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eFuels: A crucial building block for solving Europe’s energy dilemma

eFuels: A crucial building block for solving Europe’s energy dilemma
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With the war in Ukraine sparking the biggest rethink of energy policy in recent years, a crisis looms for European policy-makers, for its heavy industries and for its hard-pressed consumers. However, there is an answer at hand. Renewable fuels can substitute for up to 70% of Russian crude oil imports to the EU by 2030 – but only if the European climate package, now under discussion, is properly designed.

Taking this step is now more crucial than ever. The increased cost of energy and fuel for heating or refueling due to Russia's invasion of Ukraine presents a major challenge for many consumers. The crisis clearly illustrates the European energy dilemma. We are too dependent on fossil fuels which come from a small number of suppliers. Yet the war in Russia lays bare our dependency on Russian gas, oil and coal.

EU Member States are now urgently searching for short-term alternatives to avoid energy shortages which could be caused if Russia cut off supplies. The EU Commission has also presented initial measures to drive diversification of both energy imports and energy sources. However, in the view of the eFuel Alliance, efforts to date fail to create real demand for alternative energy imports such as climate-neutral eFuels. This is particularly incomprehensible because eFuels can be produced in different countries around the world and existing infrastructure such as pipelines, storage and refineries can continue to be used. The result would be a diversification of green energy supply as well as global added value.

All this can be achieved by setting at a minimum of 20% a greenhouse gas reduction rate in the Renewable Energy Directive (REDIII), part of the European climate package which is currently under discussion. Affordability could be assured through the drop-in capability of eFuels which can be blended with conventional petrol or diesel, and through an energy tax adjustment currently under discussion at EU level.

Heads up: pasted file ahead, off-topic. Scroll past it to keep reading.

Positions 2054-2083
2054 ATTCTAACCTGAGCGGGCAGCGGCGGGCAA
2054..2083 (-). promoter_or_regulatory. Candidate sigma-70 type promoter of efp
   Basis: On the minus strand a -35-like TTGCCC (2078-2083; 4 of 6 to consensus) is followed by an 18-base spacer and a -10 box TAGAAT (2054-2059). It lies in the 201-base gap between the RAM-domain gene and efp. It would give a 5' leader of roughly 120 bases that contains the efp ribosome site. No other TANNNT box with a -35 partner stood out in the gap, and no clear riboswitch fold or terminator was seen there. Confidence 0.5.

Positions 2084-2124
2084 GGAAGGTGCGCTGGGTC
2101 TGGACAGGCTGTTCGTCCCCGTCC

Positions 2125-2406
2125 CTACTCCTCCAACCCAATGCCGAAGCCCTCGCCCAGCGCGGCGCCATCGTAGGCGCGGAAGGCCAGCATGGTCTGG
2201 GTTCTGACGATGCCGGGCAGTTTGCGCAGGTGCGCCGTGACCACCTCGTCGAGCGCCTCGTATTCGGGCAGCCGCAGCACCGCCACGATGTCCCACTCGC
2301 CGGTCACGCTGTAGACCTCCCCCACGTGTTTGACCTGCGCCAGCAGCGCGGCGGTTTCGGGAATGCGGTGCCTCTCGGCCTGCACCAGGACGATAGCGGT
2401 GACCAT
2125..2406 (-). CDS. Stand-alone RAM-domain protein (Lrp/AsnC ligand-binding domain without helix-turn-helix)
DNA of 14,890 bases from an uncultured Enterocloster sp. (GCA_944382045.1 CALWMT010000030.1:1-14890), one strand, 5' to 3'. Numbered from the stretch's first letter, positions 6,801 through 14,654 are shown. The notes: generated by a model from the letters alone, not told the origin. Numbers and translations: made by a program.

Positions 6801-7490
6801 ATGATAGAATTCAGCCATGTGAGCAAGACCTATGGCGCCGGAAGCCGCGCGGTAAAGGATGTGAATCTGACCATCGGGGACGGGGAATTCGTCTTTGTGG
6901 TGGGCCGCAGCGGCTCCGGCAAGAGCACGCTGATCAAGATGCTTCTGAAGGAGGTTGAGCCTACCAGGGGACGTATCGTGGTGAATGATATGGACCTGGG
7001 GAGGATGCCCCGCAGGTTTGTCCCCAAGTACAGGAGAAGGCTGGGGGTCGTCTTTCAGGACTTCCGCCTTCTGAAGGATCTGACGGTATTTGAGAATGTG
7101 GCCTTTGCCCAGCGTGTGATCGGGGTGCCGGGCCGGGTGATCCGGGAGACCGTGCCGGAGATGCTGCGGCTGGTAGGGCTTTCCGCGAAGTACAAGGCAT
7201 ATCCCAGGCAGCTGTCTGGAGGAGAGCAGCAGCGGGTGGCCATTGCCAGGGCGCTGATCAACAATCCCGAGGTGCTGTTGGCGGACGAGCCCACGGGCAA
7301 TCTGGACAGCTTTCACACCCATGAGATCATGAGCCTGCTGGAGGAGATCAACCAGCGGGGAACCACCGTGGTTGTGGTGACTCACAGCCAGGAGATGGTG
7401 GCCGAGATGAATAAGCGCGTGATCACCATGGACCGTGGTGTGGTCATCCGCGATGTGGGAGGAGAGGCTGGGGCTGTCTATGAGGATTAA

"The course must now be set to overcome the European energy dilemma of high energy import dependency from Russia on the one hand and the phase-out of fossil fuels on the other. It is absolutely clear that eFuels and hydrogen are of crucial importance to solve the problem," says Ralf Diemer, Managing Director of the eFuel Alliance.

In 2019 about 60% of Europe's energy was imported. In the European energy mix the share of renewable energy was only 15%, while fossil energy carriers made up for 71% (the rest is covered by nuclear and other forms of energy). Most EU member states and especially Germany are far away from an environmentally friendly, climate-neutral and stable energy supply. "Given this energy policy situation, we can no longer afford the luxury of regulatory exclusion of important sectors from the use of eFuels, which would allow the technology to scale up immediately," explains Diemer. He adds that the necessary political framework now needs to be created all the more urgently to enable eFuel production on an industrial scale. If the large-scale production of eFuels production begins now, the first volumes of climate-neutral fuels will be available as early as 2025, and at affordable prices.